Health insurance provides access to counselling and mental health helplines offering confidential advice, allowing staff to cope with stress and identify appropriate sources of support when needed. For more serious issues, most health insurance policies cover psychiatric treatment.

Most health insurance policies also have a range of perks and benefits, including access to well-being apps. Vitality's health insurance benefits program includes access to the Headspace app, which offers mindfulness and meditation sessions which can help employees manage stress.

Whilst employees shouldn't be left to deal with stress alone, providing them with the tools to manage their mental well-being can be empowering.

Mental health risk assessments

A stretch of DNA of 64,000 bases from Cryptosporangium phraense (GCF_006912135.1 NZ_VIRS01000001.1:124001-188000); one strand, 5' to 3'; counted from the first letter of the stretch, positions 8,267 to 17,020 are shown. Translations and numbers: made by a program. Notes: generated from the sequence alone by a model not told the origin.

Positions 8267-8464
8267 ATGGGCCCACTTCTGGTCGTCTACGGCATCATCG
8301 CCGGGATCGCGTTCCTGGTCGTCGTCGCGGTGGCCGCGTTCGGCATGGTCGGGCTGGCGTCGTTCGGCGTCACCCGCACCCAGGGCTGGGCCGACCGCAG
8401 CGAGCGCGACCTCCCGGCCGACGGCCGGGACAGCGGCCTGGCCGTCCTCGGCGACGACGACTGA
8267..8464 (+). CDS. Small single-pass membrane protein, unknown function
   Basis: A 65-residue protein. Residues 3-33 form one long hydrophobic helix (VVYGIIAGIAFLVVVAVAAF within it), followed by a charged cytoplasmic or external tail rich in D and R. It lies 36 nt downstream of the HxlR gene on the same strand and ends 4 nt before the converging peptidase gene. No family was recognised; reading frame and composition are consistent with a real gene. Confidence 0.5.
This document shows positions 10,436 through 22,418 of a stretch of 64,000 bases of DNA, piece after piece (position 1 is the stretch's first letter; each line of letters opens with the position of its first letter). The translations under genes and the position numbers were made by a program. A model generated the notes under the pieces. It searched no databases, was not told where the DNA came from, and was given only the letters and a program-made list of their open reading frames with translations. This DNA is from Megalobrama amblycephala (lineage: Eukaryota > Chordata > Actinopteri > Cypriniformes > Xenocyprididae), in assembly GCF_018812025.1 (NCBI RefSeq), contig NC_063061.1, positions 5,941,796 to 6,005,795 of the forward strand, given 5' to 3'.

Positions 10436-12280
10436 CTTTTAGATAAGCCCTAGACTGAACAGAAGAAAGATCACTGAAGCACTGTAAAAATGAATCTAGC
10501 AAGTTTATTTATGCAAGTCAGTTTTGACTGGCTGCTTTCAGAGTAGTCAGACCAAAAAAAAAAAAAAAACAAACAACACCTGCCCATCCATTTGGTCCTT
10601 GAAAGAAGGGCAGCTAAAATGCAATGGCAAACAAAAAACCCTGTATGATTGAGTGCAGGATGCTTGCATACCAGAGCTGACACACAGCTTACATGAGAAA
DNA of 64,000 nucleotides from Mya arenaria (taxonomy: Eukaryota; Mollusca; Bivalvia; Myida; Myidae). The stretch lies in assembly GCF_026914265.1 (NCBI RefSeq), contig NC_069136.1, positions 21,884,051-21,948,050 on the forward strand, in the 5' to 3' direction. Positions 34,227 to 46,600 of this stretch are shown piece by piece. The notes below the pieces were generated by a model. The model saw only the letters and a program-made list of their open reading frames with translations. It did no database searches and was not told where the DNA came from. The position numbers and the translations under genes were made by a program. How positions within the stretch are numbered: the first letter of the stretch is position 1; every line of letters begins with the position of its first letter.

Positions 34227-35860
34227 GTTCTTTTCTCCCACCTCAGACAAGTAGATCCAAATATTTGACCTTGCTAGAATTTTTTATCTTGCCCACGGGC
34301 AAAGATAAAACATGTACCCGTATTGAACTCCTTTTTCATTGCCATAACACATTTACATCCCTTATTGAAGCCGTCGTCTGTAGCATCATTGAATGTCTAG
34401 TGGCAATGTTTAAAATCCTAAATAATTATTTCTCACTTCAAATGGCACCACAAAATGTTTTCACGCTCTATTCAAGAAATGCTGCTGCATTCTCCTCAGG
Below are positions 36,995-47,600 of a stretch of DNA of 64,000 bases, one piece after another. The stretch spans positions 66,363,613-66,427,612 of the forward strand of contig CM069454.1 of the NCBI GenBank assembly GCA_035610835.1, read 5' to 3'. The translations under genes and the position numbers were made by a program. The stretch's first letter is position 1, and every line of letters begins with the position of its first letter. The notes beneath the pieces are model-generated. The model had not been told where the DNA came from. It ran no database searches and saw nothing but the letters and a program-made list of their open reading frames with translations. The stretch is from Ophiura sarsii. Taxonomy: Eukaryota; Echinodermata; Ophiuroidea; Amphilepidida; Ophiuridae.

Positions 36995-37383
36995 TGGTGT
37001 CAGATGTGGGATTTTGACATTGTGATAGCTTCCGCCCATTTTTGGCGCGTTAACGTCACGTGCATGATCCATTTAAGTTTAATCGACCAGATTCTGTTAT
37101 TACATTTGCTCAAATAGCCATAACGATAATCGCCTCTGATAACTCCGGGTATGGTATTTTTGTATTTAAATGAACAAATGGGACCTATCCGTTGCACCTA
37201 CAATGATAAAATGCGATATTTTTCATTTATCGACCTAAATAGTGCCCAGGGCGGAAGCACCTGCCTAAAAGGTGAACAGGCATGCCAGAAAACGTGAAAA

Carrying out a risk assessment allows you to identify potential sources of workplace stress, which could develop into more serious work-related health conditions such as anxiety or depression. You can complete these risk assessments in the same way as you would for physical risks.

There are six main factors that can affect the level of stress your employees experience at work. Acknowledging individual differences is also vital. One employee may experience more stress when bored than when they're busy; however, this can mean they're reluctant to speak up when they have too much to do. Another team member may feel overwhelmed easily and benefit from a reduced workload. Equally, they may need more support to help them prioritise tasks and manage their time.

The main factors which influence employees' stress levels are:

  • The level of demand placed on them - this can include any stressors relating to their working hours and environment as well as the amount of work they're given. For example, night shift workers can be at increased risk of stress and anxiety.
  • How much control they have over how they organise and carry out their work.